Writings and Proposals
The Grit in the Oyster
I teach for a variety of reasons. Throughout my generally
unremarkable school days and later whilst at the various art
schools I attended, I was fortunate to come under the wings
of several inspirational teachers, who encouraged my natural
curiosity and enabled me to stretch my imagination and my
aspirations. For them, as thanks and in homage, I teach.
A legacy of my education is a genuine concern for the ever-shifting
principles of culture in its widest sense, and in this instance
particularly, the possible ramifications for its betterment
dependent on prevailing theories and practice in art education.
Stemming from this preoccupation, I am committed to a role
that has evolved unconsciously over time, to that which could
be described as a Visiting 'guerrilla' Lecturer. In this role
I have been invited into many art schools in the UK and abroad,
and into a myriad of 'Departments' including Illustration,
Fine Art, Photography, Sculpture, Design, Printmaking, Multimedia
and Time Based Media.
In my visits to art schools, ironically perhaps, I aim to
constructively 'disturb' the status quo, questioning what
I believe to be the existing erroneously guarded philosophies
of cultural hierarchies, which pervade within and between
Departments and disciplines. These still tend to discourage
cross-cultural transactions in favour of an advocacy of invented
scales of intrinsic values, ranking some areas of cultural
practice as better than others.
Whilst it is rational that the Sciences have established
separate areas of research, requiring highly specialised knowledge,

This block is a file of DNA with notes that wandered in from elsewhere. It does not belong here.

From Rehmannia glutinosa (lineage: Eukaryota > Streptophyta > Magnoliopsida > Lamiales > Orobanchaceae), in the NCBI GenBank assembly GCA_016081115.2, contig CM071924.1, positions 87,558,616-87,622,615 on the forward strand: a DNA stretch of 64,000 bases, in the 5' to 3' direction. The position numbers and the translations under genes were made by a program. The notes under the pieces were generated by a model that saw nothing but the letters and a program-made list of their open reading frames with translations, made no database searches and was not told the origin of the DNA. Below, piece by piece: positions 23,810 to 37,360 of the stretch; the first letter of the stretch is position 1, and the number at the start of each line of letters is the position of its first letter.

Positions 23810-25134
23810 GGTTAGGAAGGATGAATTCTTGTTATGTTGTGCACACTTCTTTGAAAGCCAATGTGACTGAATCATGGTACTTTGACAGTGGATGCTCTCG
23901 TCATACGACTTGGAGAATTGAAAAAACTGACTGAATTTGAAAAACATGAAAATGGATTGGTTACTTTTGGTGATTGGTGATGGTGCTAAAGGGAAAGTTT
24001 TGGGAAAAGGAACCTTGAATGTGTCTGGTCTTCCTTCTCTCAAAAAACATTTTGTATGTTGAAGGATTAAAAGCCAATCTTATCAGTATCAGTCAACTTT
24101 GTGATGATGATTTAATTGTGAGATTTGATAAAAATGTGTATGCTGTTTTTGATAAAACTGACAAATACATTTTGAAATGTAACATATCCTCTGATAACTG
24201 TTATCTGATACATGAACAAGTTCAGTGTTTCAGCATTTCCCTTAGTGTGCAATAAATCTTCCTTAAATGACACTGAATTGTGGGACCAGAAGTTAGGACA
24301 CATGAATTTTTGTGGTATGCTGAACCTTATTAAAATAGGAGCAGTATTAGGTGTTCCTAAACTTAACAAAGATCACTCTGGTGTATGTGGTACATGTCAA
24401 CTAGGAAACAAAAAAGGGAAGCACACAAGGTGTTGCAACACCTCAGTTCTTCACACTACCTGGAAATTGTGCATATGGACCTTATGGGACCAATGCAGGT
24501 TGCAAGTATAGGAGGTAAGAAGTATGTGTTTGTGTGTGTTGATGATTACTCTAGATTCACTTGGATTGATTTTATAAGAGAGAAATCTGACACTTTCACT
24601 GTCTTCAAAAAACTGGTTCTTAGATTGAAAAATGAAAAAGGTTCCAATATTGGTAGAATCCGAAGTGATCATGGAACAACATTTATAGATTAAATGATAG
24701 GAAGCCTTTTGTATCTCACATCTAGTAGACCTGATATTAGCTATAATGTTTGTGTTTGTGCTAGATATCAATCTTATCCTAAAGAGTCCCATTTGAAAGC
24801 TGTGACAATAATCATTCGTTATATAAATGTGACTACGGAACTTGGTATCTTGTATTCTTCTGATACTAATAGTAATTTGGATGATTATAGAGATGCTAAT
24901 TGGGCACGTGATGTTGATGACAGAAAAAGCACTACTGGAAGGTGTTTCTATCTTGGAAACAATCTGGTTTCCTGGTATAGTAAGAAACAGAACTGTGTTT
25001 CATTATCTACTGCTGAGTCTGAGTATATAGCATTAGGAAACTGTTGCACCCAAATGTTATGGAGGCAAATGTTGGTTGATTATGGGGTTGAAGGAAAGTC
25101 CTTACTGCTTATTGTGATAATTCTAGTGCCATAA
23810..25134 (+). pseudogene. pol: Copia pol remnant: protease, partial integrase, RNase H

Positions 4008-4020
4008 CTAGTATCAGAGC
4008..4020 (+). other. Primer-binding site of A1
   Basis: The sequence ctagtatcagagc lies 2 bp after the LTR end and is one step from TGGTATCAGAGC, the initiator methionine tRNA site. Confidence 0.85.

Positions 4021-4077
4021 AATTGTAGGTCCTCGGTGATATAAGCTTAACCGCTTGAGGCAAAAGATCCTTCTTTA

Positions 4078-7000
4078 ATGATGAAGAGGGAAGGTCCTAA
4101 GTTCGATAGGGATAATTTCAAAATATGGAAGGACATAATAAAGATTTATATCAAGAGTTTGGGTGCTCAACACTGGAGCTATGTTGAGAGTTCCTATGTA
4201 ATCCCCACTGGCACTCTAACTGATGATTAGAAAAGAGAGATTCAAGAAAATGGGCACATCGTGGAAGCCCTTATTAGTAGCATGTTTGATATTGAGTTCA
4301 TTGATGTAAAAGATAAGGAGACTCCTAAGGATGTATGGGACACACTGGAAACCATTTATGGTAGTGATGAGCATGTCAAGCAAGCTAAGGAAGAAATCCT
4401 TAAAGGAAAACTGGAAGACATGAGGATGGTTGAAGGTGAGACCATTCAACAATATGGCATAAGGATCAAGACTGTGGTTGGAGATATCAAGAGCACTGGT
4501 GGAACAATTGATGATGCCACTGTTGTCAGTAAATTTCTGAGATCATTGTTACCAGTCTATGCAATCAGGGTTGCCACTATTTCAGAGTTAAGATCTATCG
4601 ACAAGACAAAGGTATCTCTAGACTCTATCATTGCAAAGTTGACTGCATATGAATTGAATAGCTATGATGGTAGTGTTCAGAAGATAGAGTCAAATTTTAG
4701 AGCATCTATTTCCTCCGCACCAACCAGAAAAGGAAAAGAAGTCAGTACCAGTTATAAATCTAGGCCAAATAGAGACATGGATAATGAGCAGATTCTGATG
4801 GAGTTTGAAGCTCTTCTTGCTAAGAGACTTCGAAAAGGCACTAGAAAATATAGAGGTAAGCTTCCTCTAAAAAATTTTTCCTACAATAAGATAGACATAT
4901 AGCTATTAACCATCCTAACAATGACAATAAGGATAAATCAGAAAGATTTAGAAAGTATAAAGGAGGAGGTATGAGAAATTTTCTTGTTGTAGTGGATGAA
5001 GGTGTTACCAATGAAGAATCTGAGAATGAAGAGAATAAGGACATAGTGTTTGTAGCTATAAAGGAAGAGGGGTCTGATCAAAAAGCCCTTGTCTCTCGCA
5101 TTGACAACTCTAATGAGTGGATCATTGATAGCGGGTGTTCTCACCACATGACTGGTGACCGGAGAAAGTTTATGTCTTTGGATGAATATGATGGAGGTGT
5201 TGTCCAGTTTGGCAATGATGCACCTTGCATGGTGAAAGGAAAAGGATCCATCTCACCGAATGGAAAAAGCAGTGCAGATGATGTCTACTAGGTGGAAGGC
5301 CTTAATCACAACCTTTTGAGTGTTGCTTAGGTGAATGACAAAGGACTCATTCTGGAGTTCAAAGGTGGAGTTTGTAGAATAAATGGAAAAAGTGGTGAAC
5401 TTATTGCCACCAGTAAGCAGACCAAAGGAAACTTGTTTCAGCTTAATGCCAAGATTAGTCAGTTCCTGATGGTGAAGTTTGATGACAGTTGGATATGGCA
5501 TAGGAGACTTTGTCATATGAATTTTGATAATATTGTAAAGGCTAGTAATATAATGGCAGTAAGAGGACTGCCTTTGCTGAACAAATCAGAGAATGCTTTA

accepted rules and specific tools, in which the 'known' is
examined, tested and debated, such segregation is an anathema
to the Arts. In the Arts there is no over-arching paradigm
guiding us, instead the ideal is the exploration of the non-prescriptive,
the unknown and the conjectured.
Following these principles, one of my primary concerns as
a teacher is to connect with students as distinct individuals,
no matter their apparent philosophical camp or their adopted
technique or tool-based discipline. I am interested in investigating
the possible within their intuitive and intellectual characteristics
and in encouraging them to acquire the appropriate skills
necessary for their ideas to be realised successively. Given
that an idea precedes its making, I attempt to emphasise the
need for a rigourous and critical approach in organising their
ideas and research whilst also considering the possibility
of materials used as being potential, signifiers, having a
meaningful correspondence to an idea, symbolically, metaphorically
Generally teaching or mentoring is extremely stimulating.
It is made even more rewarding when witnessing a student's
unfolding as s/he becomes thoroughly engaged in her/his subject,
with confidence growing, sparking with previously unseen and
unimagined energy, discovering a truly personal visual and
conceptual language. Being a part of this enabling process
is gratifying and on numerous occasions is an emotionally
As a practising artist who necessarily works alone for most
of the time, teaching part-time allows me to enjoy a healthy
symbiosis between students and their interests and my diverse
professional activities. Students' works naturally tends to
reflect their cultural milieu, which inspires and informs
me as much as I hope my work and ideas may galvanise them.
Making correlative links between the two encourages further
explorations through a dialogue of equality. Art schools,
despite some devastating changes imposed on them over the
last couple of decades, are still bastions of individuality,
innovation and real richness of choice. They are necessary
hothouses of cultural diversity, where experiments of surrender
to the possible can be fostered, bypassing the prescribed
of the everyday; where boundaries and rules may be shifted
or abandoned and where ideas, be they vague, complicated,
unknowable or not yet imagined, are allowed to flourish. To
this end, and as long as I am invited to teach, I will continue
contributing to this evolving of culture as does the grit
in the oyster.
Written for the catalogue of 'Meta Metier (Teaching and Practice)',
a touring exhibition by staff at the Department of Visual
Communication, Glasgow School of Art.
The Glasgow School of Art and New School University, Parsons
School of Design, New York. 10/03/01 - 11/09/01 - part of
the "UK in NY Festival".